Keep notes

It really helps to keep good notes. This doesn’t have to mean lots of notes though! Keep a note of what is currently being worked on, who are the main points of contact, what work is blocked and who can help to unblock it. Maintain a list of what’s next to work on so if something does come up and prevents progress on one task, other tasks can be picked up. It’s also important to share these notes. For Justin we used Etherpad, and as Ana’s project was entirely based in GitHub we mainly used the issue tracker. With hindsight, I think a single place for Ana’s project’s notes would have been helpful too, rather than spreading them across GitHub issues.

Be open to new ideas and approaches

A personal challenge that I’m continuing to work on is to not have a fixed solution in my head when I approach code reviews. I did have to stop myself from falling into my default reactive tendency to be protective of my own code and approaches to problem solving. By doing this, I open myself up to the creative ways problems can be solved and learn about new techniques and libraries.

This also helps to avoid coming across overly critical in code reviews. That’s not to say you shouldn’t have an idea how you might solve the problem - understanding a potential solution will help to discuss the problem and to give pointers if the participant gets stuck. If that does happen, although it is tempting, try to avoid providing the full solution. Suggest they search for a specific phrase, point them to a similar question online, or give them some pseudo-code.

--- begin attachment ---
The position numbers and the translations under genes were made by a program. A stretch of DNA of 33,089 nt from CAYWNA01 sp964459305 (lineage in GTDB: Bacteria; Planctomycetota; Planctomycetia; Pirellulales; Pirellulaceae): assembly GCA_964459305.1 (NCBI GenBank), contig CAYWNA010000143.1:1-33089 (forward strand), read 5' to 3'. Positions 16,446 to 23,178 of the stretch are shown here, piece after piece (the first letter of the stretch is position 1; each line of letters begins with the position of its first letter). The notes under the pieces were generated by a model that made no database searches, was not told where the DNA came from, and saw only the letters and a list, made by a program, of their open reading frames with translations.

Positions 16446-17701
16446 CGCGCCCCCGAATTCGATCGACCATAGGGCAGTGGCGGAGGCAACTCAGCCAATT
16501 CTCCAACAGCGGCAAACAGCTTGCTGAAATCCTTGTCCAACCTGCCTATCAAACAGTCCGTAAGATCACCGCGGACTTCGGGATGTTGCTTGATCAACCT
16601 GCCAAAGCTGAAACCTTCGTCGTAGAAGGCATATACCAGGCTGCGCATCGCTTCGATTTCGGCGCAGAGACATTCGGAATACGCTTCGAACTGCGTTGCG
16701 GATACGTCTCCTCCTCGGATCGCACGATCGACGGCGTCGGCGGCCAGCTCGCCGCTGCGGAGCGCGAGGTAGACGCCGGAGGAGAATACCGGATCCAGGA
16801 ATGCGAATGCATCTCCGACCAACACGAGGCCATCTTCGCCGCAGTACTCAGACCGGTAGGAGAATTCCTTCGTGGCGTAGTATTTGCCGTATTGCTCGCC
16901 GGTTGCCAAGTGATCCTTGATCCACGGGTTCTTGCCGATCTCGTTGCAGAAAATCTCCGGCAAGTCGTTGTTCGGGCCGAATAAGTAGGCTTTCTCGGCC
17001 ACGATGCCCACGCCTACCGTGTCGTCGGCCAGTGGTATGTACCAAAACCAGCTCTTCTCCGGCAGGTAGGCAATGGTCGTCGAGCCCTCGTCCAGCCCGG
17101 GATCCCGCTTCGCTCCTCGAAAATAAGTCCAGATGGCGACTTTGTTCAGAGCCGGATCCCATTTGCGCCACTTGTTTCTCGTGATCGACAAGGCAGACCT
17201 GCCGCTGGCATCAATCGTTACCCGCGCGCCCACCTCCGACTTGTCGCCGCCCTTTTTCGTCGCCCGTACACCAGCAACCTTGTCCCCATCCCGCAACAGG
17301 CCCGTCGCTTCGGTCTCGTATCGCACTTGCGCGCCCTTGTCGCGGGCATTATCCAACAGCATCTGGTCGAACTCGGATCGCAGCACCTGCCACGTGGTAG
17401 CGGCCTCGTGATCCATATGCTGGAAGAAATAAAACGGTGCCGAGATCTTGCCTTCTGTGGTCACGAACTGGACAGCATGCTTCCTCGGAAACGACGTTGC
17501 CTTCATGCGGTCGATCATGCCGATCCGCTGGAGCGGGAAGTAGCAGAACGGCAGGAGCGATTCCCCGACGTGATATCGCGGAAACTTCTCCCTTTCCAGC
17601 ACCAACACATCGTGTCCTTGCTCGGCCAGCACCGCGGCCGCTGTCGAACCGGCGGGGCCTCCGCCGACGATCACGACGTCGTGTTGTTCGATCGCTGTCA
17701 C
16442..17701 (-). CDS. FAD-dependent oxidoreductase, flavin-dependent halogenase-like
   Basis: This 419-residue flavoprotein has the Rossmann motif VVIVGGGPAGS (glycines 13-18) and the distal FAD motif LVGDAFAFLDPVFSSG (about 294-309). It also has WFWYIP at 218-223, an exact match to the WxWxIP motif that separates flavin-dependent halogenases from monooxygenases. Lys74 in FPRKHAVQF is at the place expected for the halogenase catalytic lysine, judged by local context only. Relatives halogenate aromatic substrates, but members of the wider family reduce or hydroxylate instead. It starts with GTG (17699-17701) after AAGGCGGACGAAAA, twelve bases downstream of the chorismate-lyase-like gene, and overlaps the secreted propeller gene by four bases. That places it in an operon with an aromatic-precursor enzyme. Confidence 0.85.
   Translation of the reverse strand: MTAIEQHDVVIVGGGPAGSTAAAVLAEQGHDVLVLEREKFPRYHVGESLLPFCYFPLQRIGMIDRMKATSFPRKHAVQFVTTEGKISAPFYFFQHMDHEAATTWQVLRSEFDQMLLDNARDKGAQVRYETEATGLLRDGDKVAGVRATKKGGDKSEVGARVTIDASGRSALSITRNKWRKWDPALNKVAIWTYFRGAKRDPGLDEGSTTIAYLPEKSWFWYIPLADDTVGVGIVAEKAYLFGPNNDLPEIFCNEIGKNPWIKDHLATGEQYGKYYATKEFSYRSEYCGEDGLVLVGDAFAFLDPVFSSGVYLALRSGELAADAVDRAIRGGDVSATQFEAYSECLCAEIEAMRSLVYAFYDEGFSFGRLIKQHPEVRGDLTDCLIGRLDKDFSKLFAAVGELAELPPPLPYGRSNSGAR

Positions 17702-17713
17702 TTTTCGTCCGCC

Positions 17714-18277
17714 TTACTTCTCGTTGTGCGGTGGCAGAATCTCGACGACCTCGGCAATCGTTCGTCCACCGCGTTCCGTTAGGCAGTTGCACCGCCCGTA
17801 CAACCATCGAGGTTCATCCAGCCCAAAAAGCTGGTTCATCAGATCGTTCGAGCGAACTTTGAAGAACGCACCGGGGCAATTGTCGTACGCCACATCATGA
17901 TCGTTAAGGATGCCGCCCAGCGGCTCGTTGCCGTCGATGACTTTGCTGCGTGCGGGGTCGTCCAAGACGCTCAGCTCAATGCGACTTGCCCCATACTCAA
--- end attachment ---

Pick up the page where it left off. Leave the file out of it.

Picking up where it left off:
Ask questions

Obvious questions would be checking in for status, but don’t stop at that. Perhaps ask them to explain why they took a particular approach, or ask what else they tried. Ask if they’re enjoying the work, and ask what you can do to improve the experience. Don’t just ask about the project though - I enjoyed getting to know about Justin’s entrepreneurial ventures, his favourite football (soccer) team, and musical talents. I loved learning about Brazil from Ana, and about her travels to Paris and Turin.

Give feedback

This one is harder than it sounds: it’s easy to say “you’re doing great” (especially if it’s true), but it’s not useful feedback. I need to continue working on this one, but I feel that it’s critically important to helping your interns learn from their experience. Letting them know what they’ve done well, how they’ve impressed you, and backing this up with specific examples has a lot of value. The harder part is finding ways they can improve and bringing that to them in a way they can absorb, and learn to grow from.

I really enjoyed being a mentor, and I am looking forward to having the opportunity to do it again. If you’re interested, you can watch both Justin’s presentation and Ana’s presentation online.

Finally, I’d like to thank both Justin and Ana for being such awesome interns!